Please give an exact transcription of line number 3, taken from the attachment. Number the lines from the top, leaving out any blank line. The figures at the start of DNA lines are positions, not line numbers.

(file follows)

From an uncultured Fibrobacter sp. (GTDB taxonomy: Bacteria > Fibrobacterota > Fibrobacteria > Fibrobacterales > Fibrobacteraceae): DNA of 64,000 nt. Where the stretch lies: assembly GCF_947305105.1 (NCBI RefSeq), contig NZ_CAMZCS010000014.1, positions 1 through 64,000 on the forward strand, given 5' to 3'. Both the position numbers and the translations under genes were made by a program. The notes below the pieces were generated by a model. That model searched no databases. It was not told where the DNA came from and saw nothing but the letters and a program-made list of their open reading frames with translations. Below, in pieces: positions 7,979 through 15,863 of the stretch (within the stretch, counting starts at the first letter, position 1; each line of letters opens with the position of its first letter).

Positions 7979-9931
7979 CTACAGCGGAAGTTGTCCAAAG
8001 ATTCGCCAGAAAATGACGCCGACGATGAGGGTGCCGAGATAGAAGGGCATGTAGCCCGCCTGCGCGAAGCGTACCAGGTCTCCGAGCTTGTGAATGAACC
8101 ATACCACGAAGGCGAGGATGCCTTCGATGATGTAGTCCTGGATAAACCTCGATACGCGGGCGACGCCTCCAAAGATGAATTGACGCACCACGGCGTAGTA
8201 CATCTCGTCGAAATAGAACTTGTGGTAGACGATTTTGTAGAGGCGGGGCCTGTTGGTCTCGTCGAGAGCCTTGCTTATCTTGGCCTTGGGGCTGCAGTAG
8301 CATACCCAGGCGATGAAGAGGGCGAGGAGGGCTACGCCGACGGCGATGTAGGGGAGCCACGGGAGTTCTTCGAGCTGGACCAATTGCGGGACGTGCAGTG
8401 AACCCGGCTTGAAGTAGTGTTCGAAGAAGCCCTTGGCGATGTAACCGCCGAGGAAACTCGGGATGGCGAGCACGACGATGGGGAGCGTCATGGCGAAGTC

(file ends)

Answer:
7979 CTACAGCGGAAGTTGTCCAAAG